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Background: The metabolic syndrome (MetS) is associated with a chronic low-grade inflammatory state and may be affected by the ability to resolve inflammation, which is an active process that involves specialized proresolving lipid mediators (SPMs) derived from n-3 (ω-3) fatty acids. Objective: We compared plasma concentrations of SPMs in men and women with features of the MetS and in healthy matched control subjects in response to intakes of n-3 fatty acids and aspirin. Design: MetS volunteers (n = 22) and healthy, matched controls (n = 21) were studied in parallel for 4 wk. Both groups took n-3 fatty acids (2.4 g/d) for 4 wk with the addition of aspirin (300 mg/d) during the last 7 d. Blood was collected at baseline and at 3 and 4 wk. Plasma SPMs were measured with the use of liquid chromatography-tandem mass spectrometry and included 18-hydroxyeicosapentaenoic acid (18-HEPE), E-series resolvins, 17-hydroxydocosahexaenoic acid (17-HDHA), D-series resolvins, 14-hydroxydocosahexaenoic acid (14-HDHA), and maresin-1. Results: Baseline SPMs did not differ between groups. There was an increase in the SPM precursors 18-HEPE, 17-HDHA, and 14-HDHA after n-3 fatty acid supplementation that was significantly attenuated in the MetS (P < 0.05). However, the E-series resolvins increased to a similar extent in the groups after n-3 fatty acid supplementation, and the D-series resolvins were not different from those at baseline. The addition of aspirin to n-3 fatty acids did not alter any SPMs in either group. Conclusions: Volunteers with MetS had reduced plasma concentrations of the precursors of the E- and D- series resolvins as well as of 14-HDHA in response to n-3 fatty acid supplementation. However, plasma E-series resolvins were increased to a similar extent after n-3 fatty acid supplementation in both groups, and the addition of aspirin to n-3 fatty acid supplementation did not alter any of the plasma SPMs in MetS and control subjects. Additional studies in the MetS are required to determine whether SPMs affect the ability to mount an appropriate response to infection. This trial was registered at the Australian New Zealand Clinical Trials Registry as ACTRN12610000708055.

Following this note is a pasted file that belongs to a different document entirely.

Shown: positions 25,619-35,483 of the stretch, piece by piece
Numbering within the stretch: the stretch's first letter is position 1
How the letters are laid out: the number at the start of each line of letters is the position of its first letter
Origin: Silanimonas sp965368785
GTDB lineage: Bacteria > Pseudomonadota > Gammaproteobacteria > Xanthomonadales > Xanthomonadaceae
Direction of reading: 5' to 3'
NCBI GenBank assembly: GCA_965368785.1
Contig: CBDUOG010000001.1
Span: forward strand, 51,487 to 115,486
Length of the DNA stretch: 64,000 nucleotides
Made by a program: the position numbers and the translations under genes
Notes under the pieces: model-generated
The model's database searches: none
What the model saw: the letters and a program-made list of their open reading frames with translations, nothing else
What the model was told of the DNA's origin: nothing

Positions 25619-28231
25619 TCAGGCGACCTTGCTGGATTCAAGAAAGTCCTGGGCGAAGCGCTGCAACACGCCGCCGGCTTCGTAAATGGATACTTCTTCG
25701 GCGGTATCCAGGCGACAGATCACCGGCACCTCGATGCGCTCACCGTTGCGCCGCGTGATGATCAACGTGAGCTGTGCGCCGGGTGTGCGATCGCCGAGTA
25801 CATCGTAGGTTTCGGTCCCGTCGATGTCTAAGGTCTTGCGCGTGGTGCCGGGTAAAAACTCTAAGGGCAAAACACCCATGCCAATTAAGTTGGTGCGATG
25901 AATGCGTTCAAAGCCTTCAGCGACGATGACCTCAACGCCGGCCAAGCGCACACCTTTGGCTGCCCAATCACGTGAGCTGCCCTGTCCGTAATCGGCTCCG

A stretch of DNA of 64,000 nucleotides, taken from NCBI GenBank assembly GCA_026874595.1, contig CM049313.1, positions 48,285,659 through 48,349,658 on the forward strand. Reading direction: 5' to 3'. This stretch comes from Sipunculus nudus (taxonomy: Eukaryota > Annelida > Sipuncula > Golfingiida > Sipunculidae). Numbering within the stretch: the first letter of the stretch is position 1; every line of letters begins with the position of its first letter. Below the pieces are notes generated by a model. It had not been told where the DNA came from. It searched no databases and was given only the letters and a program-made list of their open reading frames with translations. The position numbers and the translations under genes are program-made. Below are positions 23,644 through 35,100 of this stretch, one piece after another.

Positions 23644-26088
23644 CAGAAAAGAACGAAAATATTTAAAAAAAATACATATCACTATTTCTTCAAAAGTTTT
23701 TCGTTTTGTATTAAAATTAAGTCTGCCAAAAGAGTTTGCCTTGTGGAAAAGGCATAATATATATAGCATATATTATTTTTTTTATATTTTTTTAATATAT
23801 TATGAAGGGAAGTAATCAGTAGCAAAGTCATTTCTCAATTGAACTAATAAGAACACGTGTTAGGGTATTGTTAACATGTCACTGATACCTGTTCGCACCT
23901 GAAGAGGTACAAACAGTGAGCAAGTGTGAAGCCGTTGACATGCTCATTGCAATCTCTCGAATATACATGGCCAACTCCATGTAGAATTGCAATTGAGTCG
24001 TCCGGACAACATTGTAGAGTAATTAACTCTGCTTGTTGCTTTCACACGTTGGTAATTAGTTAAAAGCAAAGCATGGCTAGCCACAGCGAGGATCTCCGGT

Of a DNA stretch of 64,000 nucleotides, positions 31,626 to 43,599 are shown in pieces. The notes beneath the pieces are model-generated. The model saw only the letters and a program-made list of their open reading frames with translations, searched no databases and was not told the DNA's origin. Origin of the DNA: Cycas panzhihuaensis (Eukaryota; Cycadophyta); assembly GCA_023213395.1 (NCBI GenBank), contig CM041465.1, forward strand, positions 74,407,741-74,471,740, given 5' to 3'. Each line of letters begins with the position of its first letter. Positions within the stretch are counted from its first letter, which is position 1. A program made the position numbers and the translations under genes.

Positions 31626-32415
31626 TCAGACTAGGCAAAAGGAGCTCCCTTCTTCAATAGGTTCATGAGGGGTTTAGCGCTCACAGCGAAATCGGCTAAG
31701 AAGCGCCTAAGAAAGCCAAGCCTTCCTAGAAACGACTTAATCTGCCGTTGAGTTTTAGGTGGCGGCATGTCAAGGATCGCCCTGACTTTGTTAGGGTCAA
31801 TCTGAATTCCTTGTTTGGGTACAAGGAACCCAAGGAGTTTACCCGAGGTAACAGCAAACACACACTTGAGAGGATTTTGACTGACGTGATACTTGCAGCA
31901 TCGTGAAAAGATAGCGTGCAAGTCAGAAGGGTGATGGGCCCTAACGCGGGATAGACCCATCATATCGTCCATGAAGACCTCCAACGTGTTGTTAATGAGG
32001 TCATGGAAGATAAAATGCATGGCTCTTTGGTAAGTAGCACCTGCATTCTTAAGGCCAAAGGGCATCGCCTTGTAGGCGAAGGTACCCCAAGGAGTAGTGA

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Infection with helminth parasites and treatment with worm extracts can suppress inflammatory disease, including colitis. Postulating that dendritic cells (DCs) participated in the suppression of inflammation and seeking to move beyond the use of helminths per se, we tested the ability of Hymenolepis diminuta antigen-pulsed DCs to suppress colitis as a novel cell-based immunotherapy. Bone-marrow derived DCs pulsed with H. diminuta antigen (HD-DCs), or PBS-, BSA- or LPS-DCs as controls, were transferred into wild-type (WT), interleukin-10 (IL-10) knock-out (KO), and RAG-1 KO mice, and the impact on dinitrobenzene sulphonic acid (DNBS)-induced colitis and splenic cytokine production assessed 72 h later. Mice receiving HD-DCs were significantly protected from DNBS-induced colitis and of the experimental groups only these mice displayed increased Th2 cytokines and IL-10 production. Adoptive transfer of HD-DCs protected neither RAG-1 nor IL-10 KO mice from DNBS-colitis. Furthermore, the transfer of CD4(+) splenocytes from recipients of HD-DCs protected naïve mice against DNBS-colitis, in an IL-10 dependent manner. Thus, HD-DCs are a novel anti-colitic immunotherapy that can educate anti-colitic CD4(+) T cells: mechanistically, the anti-colitic effect of HD-DCs requires that the host has an adaptive immune response and the ability to mobilize IL-10. This article is protected by copyright. All rights reserved. This article is protected by copyright. All rights reserved.